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Subject: Re: [boost] [gsoc 2013] draft proposal for chrono::date
From: Rob Stewart (robertstewart_at_[hidden])
Date: 2013-05-02 23:46:00

On May 2, 2013, at 5:35 PM, Anurag Kalia <anurag.kalia_at_[hidden]> wrote:

> Rob Stewart-6 wrote
>> On May 1, 2013, at 4:33 PM, Anurag Kalia wrote:
>> Optimizing I/O, which is a relatively slow process anyway, is possibly misguided. The YMD format could be extracted from the serial format to reuse, but I imagine a given object being formatted for I/O in a single function call, à la strftime(), rather than in a series of formatting calls. Still, even the latter is possible with a formatter object which extracts the YMD values once and applies various formatting operations, as desired.
> So, you are trying to say that optimizing I/O is not really rewarding since I/O by itself is already orders of magnitude slower? It makes sense to me.


> But might there not be cases where we have to store the output not to some output device, but to a string in memory only?

I don't imagine there would be much call for doing formatted output of many strings to a buffer. Even then, each date of interest must be cast into the I/O friendly form, so there's no room for optimizing that case, is there?

>>> For the vast majority however,
>>> serial representation is good enough. After caching as you know, performance nears ymd in these scenarios too.
>> Caching suggests larger objects and, possibly lower locality of reference.
> By caching, I meant to say retrieve y,m,d values explicitly as well as some other properties of the date.

That sounds like conversion to another date type.

>>> I myself have dropped this constructor. After all, it is not difficult for users to check documentation for the order of the date parameters. It
>>> just eats up the performance anyway, even if it is just a switch statement.
>> I'm not sure of the context here, but relying on documentation to ensure
>> correct argument order will only frustrate users, because it is error prone. The Named Constructor Idiom is beneficial in such cases.
> To recap, the constructor under discussion looks like:
> date(int a, int b, int c, date_format fmt);
> where date_format is an enum type:
> enum date_format { ymd, dmy, mdy };
> so that following construction is possible:
> date dt = date(2013, 6, 5, ymd);
> All information required is directly in front of the eyes. But thinking more about it, y-m-d should be the only case possible in the constructor.

I comment on this further down, but that does address the documentation dependency problem.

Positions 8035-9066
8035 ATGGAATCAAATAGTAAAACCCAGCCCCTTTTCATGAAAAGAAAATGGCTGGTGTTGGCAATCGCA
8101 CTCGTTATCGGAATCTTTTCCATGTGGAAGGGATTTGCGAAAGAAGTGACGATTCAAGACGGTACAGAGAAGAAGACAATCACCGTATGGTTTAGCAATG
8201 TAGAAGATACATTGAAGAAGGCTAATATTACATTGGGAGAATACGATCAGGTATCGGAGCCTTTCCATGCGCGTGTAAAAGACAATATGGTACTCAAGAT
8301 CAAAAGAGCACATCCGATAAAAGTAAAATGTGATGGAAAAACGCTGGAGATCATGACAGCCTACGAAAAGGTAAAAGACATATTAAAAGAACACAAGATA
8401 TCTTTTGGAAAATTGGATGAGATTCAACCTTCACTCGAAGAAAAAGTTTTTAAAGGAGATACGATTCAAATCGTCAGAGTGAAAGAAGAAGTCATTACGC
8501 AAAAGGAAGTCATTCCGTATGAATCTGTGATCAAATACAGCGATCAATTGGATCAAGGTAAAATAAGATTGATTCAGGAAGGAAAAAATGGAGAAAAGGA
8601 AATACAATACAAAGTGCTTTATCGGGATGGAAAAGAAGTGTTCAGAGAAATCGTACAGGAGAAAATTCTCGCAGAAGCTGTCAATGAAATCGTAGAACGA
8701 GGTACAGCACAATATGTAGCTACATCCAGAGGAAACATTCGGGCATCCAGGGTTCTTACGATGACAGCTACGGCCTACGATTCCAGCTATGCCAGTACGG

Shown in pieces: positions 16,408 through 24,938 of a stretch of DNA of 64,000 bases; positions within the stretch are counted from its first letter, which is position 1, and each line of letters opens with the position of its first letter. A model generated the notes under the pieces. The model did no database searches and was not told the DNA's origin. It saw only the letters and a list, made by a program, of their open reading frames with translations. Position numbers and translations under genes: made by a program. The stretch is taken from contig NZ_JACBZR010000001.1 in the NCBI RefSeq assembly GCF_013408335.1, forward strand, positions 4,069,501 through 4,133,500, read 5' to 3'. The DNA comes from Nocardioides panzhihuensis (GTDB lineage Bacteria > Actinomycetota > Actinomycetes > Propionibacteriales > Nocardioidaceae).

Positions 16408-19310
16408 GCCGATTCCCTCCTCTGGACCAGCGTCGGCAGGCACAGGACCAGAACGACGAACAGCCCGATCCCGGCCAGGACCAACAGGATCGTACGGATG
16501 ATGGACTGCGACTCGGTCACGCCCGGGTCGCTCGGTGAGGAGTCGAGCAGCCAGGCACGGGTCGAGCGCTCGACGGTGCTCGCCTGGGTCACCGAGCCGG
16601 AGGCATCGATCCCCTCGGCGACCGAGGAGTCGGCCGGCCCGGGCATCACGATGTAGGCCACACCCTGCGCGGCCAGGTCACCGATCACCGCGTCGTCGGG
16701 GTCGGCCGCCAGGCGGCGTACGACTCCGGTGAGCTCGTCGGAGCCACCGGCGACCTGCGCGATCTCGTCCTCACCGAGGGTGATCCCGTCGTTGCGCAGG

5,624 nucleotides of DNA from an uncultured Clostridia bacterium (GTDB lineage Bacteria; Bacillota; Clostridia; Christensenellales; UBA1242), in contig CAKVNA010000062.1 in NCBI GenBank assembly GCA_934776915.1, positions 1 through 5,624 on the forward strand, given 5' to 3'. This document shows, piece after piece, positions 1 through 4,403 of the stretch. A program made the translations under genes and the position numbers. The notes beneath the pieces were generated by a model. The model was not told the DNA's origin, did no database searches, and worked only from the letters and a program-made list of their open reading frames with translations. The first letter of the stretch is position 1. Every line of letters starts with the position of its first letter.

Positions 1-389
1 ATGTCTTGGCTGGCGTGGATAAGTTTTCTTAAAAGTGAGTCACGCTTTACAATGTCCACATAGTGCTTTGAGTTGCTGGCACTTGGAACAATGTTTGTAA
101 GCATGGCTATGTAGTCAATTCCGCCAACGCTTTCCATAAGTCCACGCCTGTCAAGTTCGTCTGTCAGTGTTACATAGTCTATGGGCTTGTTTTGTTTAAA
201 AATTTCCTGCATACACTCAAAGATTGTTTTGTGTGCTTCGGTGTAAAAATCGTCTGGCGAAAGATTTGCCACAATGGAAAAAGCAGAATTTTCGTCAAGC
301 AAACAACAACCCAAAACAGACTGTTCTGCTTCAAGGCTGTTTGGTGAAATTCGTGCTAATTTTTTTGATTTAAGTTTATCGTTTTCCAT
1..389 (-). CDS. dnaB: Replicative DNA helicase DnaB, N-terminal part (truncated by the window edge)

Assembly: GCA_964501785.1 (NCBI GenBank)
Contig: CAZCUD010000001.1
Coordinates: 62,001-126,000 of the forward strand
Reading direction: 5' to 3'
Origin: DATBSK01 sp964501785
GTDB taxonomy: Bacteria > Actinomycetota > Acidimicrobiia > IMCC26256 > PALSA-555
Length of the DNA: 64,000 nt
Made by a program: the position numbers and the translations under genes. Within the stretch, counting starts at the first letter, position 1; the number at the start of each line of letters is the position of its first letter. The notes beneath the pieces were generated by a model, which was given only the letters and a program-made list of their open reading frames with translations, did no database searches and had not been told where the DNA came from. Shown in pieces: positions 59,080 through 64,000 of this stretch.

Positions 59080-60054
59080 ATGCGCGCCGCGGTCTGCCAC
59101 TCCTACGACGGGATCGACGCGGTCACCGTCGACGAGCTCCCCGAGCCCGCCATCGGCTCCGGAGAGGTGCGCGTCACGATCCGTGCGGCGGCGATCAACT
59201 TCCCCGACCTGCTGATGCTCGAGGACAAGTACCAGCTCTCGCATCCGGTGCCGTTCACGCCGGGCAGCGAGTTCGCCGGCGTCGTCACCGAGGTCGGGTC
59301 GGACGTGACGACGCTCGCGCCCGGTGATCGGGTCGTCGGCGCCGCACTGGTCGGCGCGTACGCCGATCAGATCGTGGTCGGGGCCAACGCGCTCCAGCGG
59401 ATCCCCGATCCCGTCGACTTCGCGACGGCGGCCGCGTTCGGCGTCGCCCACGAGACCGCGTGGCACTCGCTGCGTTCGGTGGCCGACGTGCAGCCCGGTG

> It is because date object is streamable. Thus, such construction is possible:
> std::cout << date(4, 5, 2013, dmy);
> where output comes out to be "2013-05-04". This seems a little clumsy to me.

If there is I/O support, I'd hope for other formats. Regardless, those in different regions will want the arguments ordered in their locale's order. You could require them in magnitude order -- YMD -- but that's less friendly and isn't checked by the compiler.

> That is the only reason I am antagonist to otherwise completely natural
> construction of:
> date natural = day(7) / month(12) / year(2013);

That will be harder to optimize. I'm not saying that it wouldn't be optimized, just harder, so less likely. It's also unlike anything in the standard.

I don't think that's any clearer than this:

date d(7, dec, year(2013))

(The months can be from an enumerated type.)

One can specify a day or year object and avoid ambiguity:

date(unsigned, month, year);
date(day, month, unsigned);

You can even handle other orders that way:

date(month, unsigned, year);
date(month, day, unsigned);
date(unsigned, day, month);
date(year, unsigned, month);

One can also be explicit for both day and year:

date(year, month, day);
date(month, day, year);
date(day, month, year);
date(day, year, month);

(That last seems particularly odd, but could be supported.)

I'm assuming explicit constructors for day and year, of course.

> Now, back to your named constructor idiom. Thanks! How true that you learn something new everyday! I liked it. It actually seems very suitable to my date class since we are constructing dates also in ordinal date notation
> (year, day_of_year) as well as week date notation (year, week_no, weekday).
> Again, I have doubts still. First that I have never encountered it in standard library till now - the library that I use the most. If it exists somewhere in it or Boost, that would hearten me.

make_pair, make_shared are something like it. However, the reason you've not seen it used is that no standardized type has needed it.

> Moreover, named constructor
> idiom allows construction of objects by the objects themselves. It has possibility to look ugly. Though, as I write, I think one could always make
> them first-class functions which are friends of date class.

date::ymd(2013, 5, 3)
make_ymd(2013, 5, 3)

I don't think this is right, though:

ymd(2013, 5, 3)

> Is the latter ok approach? My concerns also extend to performance of resulting code. But people on internet say that the call is almost always
> optimized away.

RVO should take care of things.


(Sent from my portable computation engine)

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